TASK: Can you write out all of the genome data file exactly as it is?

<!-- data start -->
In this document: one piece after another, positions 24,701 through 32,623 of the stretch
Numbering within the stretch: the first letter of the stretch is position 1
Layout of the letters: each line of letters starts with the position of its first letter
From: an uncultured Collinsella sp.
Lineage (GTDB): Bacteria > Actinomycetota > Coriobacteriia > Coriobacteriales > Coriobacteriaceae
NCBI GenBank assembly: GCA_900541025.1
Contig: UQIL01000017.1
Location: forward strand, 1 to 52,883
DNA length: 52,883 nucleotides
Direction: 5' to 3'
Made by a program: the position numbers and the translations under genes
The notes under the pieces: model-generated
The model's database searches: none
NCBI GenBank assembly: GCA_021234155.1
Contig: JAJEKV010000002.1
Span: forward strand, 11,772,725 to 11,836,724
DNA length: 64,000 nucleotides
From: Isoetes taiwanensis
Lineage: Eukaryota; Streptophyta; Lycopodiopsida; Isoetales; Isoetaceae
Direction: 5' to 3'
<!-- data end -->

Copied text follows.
In this document: one piece after another, positions 24,701 through 32,623 of the stretch
Numbering within the stretch: the first letter of the stretch is position 1
Layout of the letters: each line of letters starts with the position of its first letter
From: an uncultured Collinsella sp.
Lineage (GTDB): Bacteria > Actinomycetota > Coriobacteriia > Coriobacteriales > Coriobacteriaceae
NCBI GenBank assembly: GCA_900541025.1
Contig: UQIL01000017.1
Location: forward strand, 1 to 52,883
DNA length: 52,883 nucleotides
Direction: 5' to 3'
Made by a program: the position numbers and the translations under genes
The notes under the pieces: model-generated
The model's database searches: none
NCBI GenBank assembly: GCA_021234155.1
Contig: JAJEKV010000002.1
Span: forward strand, 11,772,725 to 11,836,724
DNA length: 64,000 nucleotides
From: Isoetes taiwanensis
Lineage: Eukaryota; Streptophyta; Lycopodiopsida; Isoetales; Isoetaceae
Direction: 5' to 3'